Milatovic’s current research is located at the intersections of international student education, human rights and decolonising methodologies. She has previously published on African American literature; feminism; education; critical pedagogy; intersectionality; and postcolonial tourism. She has also previously co-edited a Special Issue on “Education, Intersectionality and Social Change” published in the Journal of Feminist Scholarship (with Lena Wånggren).

Lena Wånggren

lena.wanggren at ed.ac.uk<mailto:lena.wanggren at ed.ac.uk>

Dr Lena Wånggren is a researcher at the University of Edinburgh, where she also teaches. Her research focuses on gender and/in literature, with a specific focus on nineteenth-century literature and culture. She also works on feminist pedagogy, intersectionality, the medical humanities, and Scottish writing.

Wånggren has published on pedagogy, gender transgression, feminist activism, medical history and theories of embodiment, and nineteenth-century literature. Her monograph Gender, Technology and the New Woman, which details first wave feminism’s involvement with technological advances, will be published by Edinburgh University Press in spring 2017.

Stephanie Spoto

sspoto at csumb.edu<mailto:sspoto at csumb.edu>

Dr Stephanie Spoto has been teaching literature, writing, and feminist theory at California State University, Monterey Bay since 2014. In 2013, she was a Visiting Research Fellow at the Centre for Advanced Study in Sofia, Bulgaria, with a project exploring Scottish perceptions of Islam in the seventeenth century. She holds a PhD in English Literature from the University of Edinburgh in Scotland (2012).

Spoto’s research interests include early modern literature and occultism, travel literature, perceptions of Islam, anarchist theory, queer and feminist studies, and radical pedagogies. Her work has appeared in Pacific Coast Philology, Abraxis, Journal of Monsters and the Monstrous, and the Journal of Feminist Scholarship.


Chatterjee, P., & Maira, S. (2014). Introduction: The Imperial University: Race, War and the Nation-State. In P. Chatterjee and S. Maira (Eds.), The Imperial University: Academic Repression and Scholarly Dissent (pp. 1-53). Minneapolis and London: University of Minnesota Press.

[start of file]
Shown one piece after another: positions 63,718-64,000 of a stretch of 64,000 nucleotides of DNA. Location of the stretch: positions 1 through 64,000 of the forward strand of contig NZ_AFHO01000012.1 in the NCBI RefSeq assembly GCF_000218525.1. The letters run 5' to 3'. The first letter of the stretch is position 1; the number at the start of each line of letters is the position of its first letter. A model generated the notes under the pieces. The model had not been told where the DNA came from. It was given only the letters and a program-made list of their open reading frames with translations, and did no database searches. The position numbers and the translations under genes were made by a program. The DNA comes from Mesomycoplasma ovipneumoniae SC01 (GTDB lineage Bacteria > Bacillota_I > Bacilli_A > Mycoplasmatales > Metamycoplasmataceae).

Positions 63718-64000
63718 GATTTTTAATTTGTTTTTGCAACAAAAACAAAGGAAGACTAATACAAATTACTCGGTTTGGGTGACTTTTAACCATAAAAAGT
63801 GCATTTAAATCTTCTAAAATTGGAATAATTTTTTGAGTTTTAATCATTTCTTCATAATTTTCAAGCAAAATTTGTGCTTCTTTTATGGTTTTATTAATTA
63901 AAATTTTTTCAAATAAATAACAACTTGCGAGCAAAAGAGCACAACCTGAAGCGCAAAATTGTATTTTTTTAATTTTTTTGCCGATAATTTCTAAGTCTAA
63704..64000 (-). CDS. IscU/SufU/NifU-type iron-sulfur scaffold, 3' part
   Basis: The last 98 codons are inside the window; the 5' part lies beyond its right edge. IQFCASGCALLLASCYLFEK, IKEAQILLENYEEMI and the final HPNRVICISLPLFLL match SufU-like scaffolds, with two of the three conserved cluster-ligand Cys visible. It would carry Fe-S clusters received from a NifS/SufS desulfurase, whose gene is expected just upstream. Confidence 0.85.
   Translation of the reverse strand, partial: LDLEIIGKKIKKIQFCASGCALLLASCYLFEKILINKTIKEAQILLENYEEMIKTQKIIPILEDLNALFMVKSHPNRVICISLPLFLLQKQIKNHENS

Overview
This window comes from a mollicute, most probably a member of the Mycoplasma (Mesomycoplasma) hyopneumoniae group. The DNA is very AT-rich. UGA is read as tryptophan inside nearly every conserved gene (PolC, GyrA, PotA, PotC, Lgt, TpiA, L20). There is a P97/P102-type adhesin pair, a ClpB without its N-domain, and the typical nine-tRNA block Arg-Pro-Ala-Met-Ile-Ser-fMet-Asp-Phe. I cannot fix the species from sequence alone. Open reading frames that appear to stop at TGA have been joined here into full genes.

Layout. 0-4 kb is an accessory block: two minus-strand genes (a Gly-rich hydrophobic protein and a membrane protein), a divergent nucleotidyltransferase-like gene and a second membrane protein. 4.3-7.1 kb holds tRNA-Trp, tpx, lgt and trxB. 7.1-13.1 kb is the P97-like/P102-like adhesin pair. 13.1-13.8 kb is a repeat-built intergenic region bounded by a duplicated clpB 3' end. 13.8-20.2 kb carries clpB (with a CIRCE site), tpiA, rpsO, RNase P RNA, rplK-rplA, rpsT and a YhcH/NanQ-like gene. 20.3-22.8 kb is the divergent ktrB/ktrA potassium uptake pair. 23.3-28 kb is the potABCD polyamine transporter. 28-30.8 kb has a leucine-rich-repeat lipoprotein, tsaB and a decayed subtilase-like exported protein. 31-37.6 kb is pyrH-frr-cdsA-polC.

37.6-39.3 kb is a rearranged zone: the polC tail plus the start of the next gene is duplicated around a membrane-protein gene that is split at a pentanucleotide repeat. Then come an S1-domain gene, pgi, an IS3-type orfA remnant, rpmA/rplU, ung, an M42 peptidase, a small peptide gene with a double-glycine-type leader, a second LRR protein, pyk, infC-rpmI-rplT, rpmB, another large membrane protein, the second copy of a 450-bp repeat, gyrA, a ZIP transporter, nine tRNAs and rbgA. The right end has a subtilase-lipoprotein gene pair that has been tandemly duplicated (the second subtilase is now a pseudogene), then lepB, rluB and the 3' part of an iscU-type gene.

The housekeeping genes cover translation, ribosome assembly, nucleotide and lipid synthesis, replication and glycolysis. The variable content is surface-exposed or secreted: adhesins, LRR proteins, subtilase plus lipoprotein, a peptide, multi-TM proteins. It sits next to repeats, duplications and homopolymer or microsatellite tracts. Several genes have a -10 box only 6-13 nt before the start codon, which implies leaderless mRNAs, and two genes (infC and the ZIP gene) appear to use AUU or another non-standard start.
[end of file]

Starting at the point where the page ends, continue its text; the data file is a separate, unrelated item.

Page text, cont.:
Ek, A., Ideland, M., Jönsson, S., & Malmberg, C. (2013). The tension between marketisation and academisation in higher education. Studies In Higher Education 38(9), 1305-1318.

Harris, A. P., & González, C. G. (2012). Introduction. In G. Gutiérrez y Muhs, Y. Flores Niemann, C. G. González, & A. P. Harris (Eds.), Presumed Incompetent: The Intersections of Race and Class for Women in Academia (pp. 1-17). Logan: Utah State University Press.

Huang, I. Y., Raimo, V., & Humfrey, C. (2016). Power and control: managing agents for international student recruitment in higher education. Studies in Higher Education, 41(8), 1333–1354.

Leask, B. (2009). Using Formal and Informal Curricula to Improve Interactions Between Home and International Students. Journal of Studies in International Education, 13(2), 205-221.

Offord, B. (2013). Gender, Sexuality and Cosmopolitanism in Multicultural Australia: A Case Study. GEMC Journal, 8, 6-21.

Offord, B. (2006). Activating Human Rights through Questions of Value and Activism. In B. Offord & E. Porter (Eds.), Activating Human Rights (pp. 13-29). Bern and New York: Peter Lang.

Sawir, E. (2013). Internationalisation of higher education curriculum: the contribution of international students. Globalisation, Societies and Education 11(3), 359-378.

Trice, A. G. (2003). Faculty Perceptions of Graduate International Students: The Benefits and Challenges. Journal of Studies in International Education, 7(4), 379-403.

Woodall, T., Hiller, A., & Resnick, S. (2014). Making Sense of Higher Education: Students as Consumers and the Value of the University Experience. Studies in Higher Education 39(1), 48-67.

Dr Erika Kerruish I School of Arts and Social Sciences I Southern Cross University I Locked Mail Bag 4 I Coolangatta Qld 4225 I Ph: 07 5589 3172 I Email: erika.kerruish at scu.edu.au<mailto:erika.kerruish at scu.edu.au> I CRICOS Provider No:01241G

Co-editor:  http://www.transformationsjournal.org<http://www.transformationsjournal.org/>